Research Article - Journal of Clinical Ophthalmology (2021) Volume 5, Issue 2
Risk factors for persistent inflammation post-laser peripheral iridotomy
Purpose: To investigate risk factors associated with persistent inflammation after Laser Peripheral Iridotomy (LPI).
Methods: We performed a single-center, retrospective, case-control study of patients with primary angle closure suspicion, primary angle closure glaucoma, or chronic angle closure glaucoma treated with Laser Peripheral Iridotomy between April 1, 2016 and April 30, 2019. Parameters investigated included patient demographics, ocular history, laser settings, surgeon experience, and medication compliance. Persistent inflammation was defined as the presence of cells and/or flare at the first follow-up visit despite prophylactic treatment with prednisolone acetate 1% four times a day for 1 week. We performed Fisher’s exact tests and two-sample t-tests to identify risk factors associated with persistent inflammation.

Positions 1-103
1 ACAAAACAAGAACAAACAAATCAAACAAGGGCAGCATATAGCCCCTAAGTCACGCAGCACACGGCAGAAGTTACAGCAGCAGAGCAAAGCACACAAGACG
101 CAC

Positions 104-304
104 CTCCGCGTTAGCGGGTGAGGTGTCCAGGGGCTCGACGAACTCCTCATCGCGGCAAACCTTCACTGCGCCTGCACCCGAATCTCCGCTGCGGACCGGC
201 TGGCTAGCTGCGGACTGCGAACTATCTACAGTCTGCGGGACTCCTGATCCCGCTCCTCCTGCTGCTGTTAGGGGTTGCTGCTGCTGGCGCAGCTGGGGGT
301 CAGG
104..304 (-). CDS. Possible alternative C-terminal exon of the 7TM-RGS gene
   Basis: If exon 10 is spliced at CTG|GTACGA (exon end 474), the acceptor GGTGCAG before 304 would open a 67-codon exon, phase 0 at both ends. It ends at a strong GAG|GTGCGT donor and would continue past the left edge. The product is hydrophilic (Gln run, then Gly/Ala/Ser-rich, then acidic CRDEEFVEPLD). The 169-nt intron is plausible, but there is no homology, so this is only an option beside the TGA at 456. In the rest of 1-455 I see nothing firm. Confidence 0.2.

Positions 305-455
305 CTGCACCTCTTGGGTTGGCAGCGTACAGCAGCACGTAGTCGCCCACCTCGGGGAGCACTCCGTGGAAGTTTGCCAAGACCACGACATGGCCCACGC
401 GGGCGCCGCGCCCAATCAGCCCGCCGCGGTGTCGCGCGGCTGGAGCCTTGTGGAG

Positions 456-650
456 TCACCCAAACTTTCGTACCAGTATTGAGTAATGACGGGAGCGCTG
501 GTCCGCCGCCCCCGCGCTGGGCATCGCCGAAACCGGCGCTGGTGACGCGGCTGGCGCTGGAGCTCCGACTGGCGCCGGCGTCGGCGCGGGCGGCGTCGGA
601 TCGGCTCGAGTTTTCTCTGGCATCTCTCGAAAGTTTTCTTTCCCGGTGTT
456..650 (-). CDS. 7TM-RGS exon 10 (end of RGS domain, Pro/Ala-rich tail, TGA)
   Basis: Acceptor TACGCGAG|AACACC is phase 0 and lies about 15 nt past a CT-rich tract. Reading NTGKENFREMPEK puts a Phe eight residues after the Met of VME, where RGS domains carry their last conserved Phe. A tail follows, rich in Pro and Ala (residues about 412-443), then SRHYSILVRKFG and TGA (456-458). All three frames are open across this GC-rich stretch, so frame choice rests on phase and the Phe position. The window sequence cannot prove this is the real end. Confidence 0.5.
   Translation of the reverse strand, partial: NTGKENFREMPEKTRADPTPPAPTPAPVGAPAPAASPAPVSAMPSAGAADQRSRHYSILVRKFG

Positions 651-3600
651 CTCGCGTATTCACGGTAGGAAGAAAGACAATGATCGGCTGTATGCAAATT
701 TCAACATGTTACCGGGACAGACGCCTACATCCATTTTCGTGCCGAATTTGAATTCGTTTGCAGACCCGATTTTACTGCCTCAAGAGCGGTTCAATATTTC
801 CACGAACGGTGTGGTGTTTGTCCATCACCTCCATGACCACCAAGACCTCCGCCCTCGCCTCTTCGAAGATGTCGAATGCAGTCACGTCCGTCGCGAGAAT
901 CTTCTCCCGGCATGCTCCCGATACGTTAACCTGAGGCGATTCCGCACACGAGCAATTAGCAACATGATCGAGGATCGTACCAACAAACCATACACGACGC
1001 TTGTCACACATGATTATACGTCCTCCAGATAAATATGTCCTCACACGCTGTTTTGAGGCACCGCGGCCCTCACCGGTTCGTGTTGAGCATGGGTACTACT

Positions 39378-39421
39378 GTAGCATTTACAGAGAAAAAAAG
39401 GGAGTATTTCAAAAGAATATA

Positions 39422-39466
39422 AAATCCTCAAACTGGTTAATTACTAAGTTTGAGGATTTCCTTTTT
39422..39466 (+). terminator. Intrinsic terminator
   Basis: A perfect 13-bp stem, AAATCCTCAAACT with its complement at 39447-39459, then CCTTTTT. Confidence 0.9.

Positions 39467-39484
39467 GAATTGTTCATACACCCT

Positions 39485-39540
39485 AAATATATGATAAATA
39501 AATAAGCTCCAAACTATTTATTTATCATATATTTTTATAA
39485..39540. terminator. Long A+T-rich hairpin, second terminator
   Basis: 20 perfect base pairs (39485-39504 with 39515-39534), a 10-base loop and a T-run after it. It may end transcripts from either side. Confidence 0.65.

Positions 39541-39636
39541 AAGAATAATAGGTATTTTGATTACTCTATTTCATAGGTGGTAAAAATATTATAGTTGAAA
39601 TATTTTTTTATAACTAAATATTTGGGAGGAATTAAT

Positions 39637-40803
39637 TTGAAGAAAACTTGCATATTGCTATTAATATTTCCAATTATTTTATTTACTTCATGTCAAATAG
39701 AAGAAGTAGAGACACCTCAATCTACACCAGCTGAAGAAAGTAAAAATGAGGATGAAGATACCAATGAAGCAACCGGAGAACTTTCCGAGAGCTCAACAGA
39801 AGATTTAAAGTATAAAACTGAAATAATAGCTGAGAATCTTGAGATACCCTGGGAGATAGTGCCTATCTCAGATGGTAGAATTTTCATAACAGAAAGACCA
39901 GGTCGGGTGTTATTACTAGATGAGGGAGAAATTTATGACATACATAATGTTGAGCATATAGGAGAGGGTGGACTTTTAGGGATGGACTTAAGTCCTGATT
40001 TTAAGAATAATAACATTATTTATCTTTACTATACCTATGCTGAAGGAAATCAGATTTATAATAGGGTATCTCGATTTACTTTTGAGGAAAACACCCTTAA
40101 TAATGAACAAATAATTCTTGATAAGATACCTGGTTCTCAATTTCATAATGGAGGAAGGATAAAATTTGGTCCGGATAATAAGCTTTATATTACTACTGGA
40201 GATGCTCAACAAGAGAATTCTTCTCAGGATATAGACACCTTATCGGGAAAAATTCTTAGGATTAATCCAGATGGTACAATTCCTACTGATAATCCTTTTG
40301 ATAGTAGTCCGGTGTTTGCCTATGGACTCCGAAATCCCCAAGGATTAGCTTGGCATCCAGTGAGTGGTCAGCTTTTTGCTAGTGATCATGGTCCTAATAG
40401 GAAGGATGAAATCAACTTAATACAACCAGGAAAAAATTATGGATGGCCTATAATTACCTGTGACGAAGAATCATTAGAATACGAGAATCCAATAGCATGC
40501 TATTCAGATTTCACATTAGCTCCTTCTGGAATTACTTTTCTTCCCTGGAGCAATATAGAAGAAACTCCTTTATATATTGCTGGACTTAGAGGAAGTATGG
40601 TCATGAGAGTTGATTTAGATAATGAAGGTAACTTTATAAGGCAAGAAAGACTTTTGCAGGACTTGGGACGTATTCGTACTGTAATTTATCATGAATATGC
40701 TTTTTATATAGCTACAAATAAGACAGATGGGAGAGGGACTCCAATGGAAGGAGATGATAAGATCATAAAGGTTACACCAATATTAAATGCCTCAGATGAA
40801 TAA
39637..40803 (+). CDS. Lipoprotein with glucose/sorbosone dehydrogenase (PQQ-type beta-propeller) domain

Results: 203 patients were included of which 16 (7.9%) met criteria for persistent inflammation following LPI. Risk factors associated with persistent inflammation included pre-treatment with argon laser (p=0.045). The mean argon energy and exposures was 741.9 ± 108.9 mW and 262 ± 242 counts in the persistent inflammation group verses and 533.8 ± 302.4 mW and 113 ± 131 counts in the no inflammation group (p<0.001 and p=0.027 respectively). Persistent inflammation was associated with ≤ 5 years of surgeon experience (p=0.03615, OR=3.19). Patient demographics (age, gender or race), LPI location and Nd-Yag laser parameters were not associated with persistent inflammation.
Conclusion: We demonstrate an association between mean argon laser energy, exposure count and surgeon inexperience and persistent inflammation following LPI. We hope identifying risk factors can help guide interventions to minimize post-operative inflammation in a common laser procedure in glaucomaAuthor(s): Haben Kefella, Jia Xu, Isdin Oke, Babak Eliassi-Rad, Manishi Desai